Like Lynn your enthusiasm shone through Joanne. How wonderful that you could meet with Torrie again. I loved the images with your narrative. You taught me a lot today. Thank you!

    Like

    • joannesisco says:

      hahaha – I ‘might’ have got a bit carried away.
      The more I looked into info on the canal, the more interesting it became.
      Good thing I wasn’t on the team of the early engineers. I would have said ‘nope, can’t be done’. I’ve climbed up and down that escarpment multiple times. It’s a formidable barrier.

      Liked by 1 person

  16. jannatwrites says:

    I’d write a recommendation for you to head the department of razzle-dazzle 🙂

    I live in the southwestern U.S. and have never been that far north… oh, and water- what’s that? It rains like twice a year, haha. (Maybe a bit of exaggeration, but it’s pretty dry! )

    Like

  17. LB says:

    Fascinating!! I’m so glad you included the maps / drawings as they really helped me to GET it. I really want to visit now … after, of course, you do your consulting so that I can see the razzle dazzle!

    Like

    • joannesisco says:

      Yay! Another one who appreciated I got my geek on 🙂

      What’s funny is that this 2nd boat was really scraped up badly along the side of it. It implies that it got bedazzled somewhere along the way 😉

      Like

  18. Mrs. P says:

    Oh, how fun! I have never seen a freighter go through a lock before. But I do know the fascination of seeing locks in action for the first time. Rick is from Syracuse and on our honeymoon, we toured his old stomping grounds and we visited Niagra Falls (US side) as well.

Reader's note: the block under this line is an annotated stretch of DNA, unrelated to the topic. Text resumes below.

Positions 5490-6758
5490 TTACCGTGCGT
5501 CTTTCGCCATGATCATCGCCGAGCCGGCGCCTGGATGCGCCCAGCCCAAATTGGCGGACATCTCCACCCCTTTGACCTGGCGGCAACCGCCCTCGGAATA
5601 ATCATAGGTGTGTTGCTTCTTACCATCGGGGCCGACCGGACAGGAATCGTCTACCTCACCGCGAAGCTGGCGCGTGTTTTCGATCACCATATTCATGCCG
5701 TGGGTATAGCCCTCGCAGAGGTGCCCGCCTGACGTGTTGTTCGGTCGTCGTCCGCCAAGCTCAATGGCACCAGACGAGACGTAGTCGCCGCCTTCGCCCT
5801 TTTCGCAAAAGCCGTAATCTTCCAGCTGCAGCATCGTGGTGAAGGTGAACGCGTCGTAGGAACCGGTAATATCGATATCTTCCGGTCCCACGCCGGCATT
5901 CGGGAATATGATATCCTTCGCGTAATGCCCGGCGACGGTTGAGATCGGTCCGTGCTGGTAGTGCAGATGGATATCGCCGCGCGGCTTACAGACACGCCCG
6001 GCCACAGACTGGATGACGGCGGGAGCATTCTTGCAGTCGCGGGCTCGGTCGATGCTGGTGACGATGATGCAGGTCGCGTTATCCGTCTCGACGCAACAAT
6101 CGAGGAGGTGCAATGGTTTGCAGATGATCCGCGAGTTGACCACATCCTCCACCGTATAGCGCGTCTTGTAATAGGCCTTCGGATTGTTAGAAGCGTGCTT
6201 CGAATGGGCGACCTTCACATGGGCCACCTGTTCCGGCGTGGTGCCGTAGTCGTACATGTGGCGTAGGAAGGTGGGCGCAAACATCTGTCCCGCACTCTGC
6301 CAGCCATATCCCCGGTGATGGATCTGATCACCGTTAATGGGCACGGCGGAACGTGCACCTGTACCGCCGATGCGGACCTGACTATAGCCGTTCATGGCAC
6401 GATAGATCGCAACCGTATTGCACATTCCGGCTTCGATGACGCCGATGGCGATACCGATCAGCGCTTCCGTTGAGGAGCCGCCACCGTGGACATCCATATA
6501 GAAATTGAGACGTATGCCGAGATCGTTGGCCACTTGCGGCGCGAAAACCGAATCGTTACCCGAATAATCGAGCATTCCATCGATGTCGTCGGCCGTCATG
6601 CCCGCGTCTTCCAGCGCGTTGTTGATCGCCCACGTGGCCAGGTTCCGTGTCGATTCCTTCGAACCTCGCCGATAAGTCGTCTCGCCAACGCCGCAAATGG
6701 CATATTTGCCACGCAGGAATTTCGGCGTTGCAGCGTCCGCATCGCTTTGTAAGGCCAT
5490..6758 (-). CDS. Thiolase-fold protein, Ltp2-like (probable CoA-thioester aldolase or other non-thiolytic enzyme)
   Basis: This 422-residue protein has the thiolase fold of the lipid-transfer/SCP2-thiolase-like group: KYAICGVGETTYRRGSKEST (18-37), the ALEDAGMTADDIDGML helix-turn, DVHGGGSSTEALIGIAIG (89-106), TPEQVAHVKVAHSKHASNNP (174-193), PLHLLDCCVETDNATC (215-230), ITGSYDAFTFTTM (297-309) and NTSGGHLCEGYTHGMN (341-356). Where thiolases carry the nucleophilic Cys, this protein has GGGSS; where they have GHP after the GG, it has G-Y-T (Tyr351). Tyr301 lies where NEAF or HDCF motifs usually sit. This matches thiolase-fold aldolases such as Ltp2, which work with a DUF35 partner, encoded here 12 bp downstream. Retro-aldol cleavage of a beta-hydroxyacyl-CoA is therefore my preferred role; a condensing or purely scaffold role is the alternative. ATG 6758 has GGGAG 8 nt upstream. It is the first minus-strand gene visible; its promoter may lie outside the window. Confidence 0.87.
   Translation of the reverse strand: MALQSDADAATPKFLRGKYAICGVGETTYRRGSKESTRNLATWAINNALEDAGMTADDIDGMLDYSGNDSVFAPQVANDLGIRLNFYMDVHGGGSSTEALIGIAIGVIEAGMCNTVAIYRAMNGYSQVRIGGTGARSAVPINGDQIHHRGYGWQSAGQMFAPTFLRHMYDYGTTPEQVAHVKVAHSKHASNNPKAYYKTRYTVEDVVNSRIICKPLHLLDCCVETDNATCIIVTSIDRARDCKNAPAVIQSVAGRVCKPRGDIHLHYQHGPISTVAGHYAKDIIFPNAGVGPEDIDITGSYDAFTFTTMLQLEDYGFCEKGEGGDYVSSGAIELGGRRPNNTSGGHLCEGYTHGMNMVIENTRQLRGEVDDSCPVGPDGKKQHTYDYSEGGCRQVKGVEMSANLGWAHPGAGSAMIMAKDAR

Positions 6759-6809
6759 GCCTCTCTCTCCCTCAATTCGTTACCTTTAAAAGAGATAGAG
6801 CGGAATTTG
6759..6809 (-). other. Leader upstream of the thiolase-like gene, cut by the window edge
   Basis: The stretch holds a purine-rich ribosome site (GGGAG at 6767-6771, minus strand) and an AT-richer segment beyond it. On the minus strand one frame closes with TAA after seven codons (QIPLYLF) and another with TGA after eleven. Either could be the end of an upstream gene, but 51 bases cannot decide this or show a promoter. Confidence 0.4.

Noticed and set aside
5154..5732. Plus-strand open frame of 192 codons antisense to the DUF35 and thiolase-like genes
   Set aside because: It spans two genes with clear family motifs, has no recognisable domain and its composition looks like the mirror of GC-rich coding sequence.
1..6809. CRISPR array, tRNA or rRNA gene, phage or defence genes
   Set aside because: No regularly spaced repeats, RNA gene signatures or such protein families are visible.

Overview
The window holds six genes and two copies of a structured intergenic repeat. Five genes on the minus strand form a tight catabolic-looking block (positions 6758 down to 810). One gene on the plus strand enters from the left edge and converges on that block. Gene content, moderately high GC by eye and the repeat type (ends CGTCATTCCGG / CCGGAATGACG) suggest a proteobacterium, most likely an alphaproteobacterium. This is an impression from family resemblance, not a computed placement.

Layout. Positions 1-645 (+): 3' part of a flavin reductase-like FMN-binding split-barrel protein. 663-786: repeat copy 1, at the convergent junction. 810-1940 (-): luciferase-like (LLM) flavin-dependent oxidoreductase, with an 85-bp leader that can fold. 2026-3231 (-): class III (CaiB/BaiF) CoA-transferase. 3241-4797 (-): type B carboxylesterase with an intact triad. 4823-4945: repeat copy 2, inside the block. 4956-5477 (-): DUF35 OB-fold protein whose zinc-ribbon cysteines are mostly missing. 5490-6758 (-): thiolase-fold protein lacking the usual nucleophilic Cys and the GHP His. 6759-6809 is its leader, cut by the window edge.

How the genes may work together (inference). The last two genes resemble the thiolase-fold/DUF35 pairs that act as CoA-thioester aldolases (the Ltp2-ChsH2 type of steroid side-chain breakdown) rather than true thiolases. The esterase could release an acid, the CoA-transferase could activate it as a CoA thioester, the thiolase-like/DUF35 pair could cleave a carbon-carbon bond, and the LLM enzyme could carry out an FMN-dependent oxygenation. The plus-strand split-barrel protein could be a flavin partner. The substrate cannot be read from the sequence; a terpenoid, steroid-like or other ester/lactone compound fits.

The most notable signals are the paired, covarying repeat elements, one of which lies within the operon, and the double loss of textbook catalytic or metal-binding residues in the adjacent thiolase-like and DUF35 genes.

About a half hour away is the town Lockport which as the name implies is where one of the locks on the Erie Canal is located. We took a river cruise that went through several locks and got to see the operation from the water side as well. The canals are much smaller and I am certain a freighter would be too big for them. But I got to see what Rick kept trying to explain…and until you see it in action, you can only get a vague idea. We also saw the original lock which was very, very small, no wider than a small roadway that would allow a compact car to squeeze through. I could only think of wood hewn boats. And to think…this was huge progress at one time as these canals went from the ocean to western New York and Pennsylvania.

    Like

    • joannesisco says:

      That’s very interesting about the old canal. I had done a bit of reading about the Welland Canal and learned that the original had been built of wood.

      There are so many things we take for granted and don’t give much thought to. When we get a peak into how something works, the mundane can become quite fascinating.